This action funds an NSF Postdoctoral Research Fellowship in Biology for FY 2020, Integrative Research Investigating the Rules of Life Governing Interactions Between Genomes, Environment and Phenotypes. The fellowship supports research and training of the fellow that will contribute to the area of Rules of Life in innovative ways. When a pathogen infects a new host species, it can cause disease. The host species needs to adapt to this new threat through natural selection. The more disease-causing pathogens there are in the environment, the more adaptations it needs. Pathogen and disease abundance vary substantially between different ecosystems because of differences in temperature, precipitation, and other environmental conditions. However, the ecological rules and principles that govern pathogen abundance in specific environments are not well understood. These principles are critical to understanding how climate and human-wildlife contact impact human, agricultural, and wildlife diseases. To define the most important ecological principles of pathogen abundance, the fellow will integrate bat genomics and ecology to quantify adaptation to pathogens across ecosystems and species, using field sampling, genome sequencing, and computational methods development. This project can affect disease management and prediction of climate change impacts on pathogen spillover. Another major goal is to expand science participation of local underrepresented students by introducing them to science in their backyard, the Sonoran Desert.
Infectious disease results from host-pathogen interactions in an environment conducive to transmission. The resulting patterns of disease prevalence are driven by complex ecological interactions. By collapsing host-pathogen interactions into their integrated effect on the host genome as genomic disease adaptation, this project will develop the RoL describing ecological drivers of disease adaptation. This relates ecology to disease prevalence at three levels: across species in different environments (aim 1); within species across populations in different environments (aim 2); and within populations across time (aim 3). To do so, the fellow will sequence Myotis bat genomes across multiple ecosystems, develop a deep-learning pipeline to quantify selective sweeps in virus- and bacteria-interacting proteins, and correlate ecological characteristics with signatures of selection using GIS methods. The fellow will gain training in population genetics and methods development, and create methods and data resources. To broaden the impact of the work, the fellow will develop science outreach using native bat biodiversity and the unique Sonoran Desert to increase interest and science literacy in local first-generation, Hispanic, and Native American high school and university students, and recruit long-term research interns.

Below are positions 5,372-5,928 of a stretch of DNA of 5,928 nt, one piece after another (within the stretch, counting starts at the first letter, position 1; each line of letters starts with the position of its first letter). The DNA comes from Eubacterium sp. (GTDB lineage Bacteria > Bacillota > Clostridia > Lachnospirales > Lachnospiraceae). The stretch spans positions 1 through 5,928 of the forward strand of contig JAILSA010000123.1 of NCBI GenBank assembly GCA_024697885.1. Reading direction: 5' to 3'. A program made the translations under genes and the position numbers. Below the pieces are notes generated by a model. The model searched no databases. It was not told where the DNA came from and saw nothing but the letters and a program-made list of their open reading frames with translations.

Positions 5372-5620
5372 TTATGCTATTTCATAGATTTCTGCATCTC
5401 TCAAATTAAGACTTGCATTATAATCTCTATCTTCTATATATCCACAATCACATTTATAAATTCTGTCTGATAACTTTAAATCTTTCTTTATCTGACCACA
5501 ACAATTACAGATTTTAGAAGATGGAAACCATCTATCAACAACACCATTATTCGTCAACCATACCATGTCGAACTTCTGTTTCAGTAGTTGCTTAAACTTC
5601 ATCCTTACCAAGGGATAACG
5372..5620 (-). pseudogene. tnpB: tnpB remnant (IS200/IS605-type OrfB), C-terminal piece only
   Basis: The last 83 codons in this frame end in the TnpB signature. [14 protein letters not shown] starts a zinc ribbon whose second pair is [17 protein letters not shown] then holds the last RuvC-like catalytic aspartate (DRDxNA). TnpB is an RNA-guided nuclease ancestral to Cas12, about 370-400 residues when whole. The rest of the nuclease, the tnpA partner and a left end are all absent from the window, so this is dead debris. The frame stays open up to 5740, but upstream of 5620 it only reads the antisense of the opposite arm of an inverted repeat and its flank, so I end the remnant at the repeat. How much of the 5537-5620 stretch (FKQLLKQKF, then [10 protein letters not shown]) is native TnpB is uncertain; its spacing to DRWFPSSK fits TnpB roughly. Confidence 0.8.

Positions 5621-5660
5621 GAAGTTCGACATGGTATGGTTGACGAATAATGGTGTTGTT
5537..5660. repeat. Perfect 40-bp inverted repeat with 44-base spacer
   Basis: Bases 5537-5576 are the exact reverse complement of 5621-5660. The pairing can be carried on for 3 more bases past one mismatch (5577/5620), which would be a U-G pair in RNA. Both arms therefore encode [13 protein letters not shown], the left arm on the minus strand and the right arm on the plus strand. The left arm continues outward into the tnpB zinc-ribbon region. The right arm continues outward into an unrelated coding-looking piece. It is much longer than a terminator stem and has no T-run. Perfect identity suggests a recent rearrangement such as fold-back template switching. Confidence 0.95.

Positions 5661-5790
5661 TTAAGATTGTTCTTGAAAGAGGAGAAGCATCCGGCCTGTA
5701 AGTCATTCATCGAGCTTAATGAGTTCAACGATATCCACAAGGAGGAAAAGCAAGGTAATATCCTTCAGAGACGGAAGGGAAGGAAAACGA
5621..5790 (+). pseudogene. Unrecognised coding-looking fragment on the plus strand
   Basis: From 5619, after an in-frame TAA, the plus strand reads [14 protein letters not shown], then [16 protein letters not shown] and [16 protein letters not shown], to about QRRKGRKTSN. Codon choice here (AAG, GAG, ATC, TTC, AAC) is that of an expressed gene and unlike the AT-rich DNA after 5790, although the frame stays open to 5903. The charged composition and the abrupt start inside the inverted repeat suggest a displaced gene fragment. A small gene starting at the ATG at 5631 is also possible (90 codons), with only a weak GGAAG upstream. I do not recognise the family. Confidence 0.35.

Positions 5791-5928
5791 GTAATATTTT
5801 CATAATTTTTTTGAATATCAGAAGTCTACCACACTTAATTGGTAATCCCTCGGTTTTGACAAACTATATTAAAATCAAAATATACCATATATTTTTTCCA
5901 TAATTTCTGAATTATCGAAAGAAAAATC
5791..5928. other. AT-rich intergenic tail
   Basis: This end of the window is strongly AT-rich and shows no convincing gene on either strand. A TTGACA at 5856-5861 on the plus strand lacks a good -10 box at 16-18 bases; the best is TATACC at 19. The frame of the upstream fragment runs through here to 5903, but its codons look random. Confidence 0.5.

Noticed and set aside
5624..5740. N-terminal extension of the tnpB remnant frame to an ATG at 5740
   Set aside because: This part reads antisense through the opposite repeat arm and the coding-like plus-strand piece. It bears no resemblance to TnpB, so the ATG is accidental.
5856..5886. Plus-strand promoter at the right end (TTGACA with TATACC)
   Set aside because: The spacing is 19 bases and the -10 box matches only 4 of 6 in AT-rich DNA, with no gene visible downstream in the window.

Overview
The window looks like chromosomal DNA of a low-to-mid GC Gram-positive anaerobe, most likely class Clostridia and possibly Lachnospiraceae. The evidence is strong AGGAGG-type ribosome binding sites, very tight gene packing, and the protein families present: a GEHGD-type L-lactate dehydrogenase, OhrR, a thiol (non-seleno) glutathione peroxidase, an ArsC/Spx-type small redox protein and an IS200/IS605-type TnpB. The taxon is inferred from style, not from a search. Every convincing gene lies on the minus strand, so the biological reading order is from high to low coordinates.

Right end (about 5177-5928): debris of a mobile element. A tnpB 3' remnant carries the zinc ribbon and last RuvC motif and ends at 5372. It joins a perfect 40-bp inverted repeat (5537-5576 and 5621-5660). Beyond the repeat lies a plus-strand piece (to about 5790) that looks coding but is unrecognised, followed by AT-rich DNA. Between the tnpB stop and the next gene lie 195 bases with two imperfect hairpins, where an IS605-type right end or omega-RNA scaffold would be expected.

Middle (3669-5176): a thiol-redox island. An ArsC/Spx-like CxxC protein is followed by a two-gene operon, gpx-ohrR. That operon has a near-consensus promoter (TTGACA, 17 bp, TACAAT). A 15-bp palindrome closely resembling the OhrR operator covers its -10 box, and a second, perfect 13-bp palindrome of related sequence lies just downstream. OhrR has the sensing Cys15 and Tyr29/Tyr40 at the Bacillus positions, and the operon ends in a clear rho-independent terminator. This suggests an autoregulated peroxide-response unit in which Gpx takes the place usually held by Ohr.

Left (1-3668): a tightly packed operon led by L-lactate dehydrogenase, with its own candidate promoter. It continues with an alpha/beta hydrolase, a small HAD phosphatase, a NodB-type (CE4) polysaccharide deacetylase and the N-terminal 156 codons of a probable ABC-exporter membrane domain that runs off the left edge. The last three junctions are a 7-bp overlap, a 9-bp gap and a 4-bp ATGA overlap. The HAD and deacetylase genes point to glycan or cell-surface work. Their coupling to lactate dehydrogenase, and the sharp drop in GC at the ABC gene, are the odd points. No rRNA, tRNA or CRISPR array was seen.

This award reflects NSF’s statutory mission and has been deemed worthy of support through evaluation using the Foundation’s intellectual merit and broader impacts review criteria.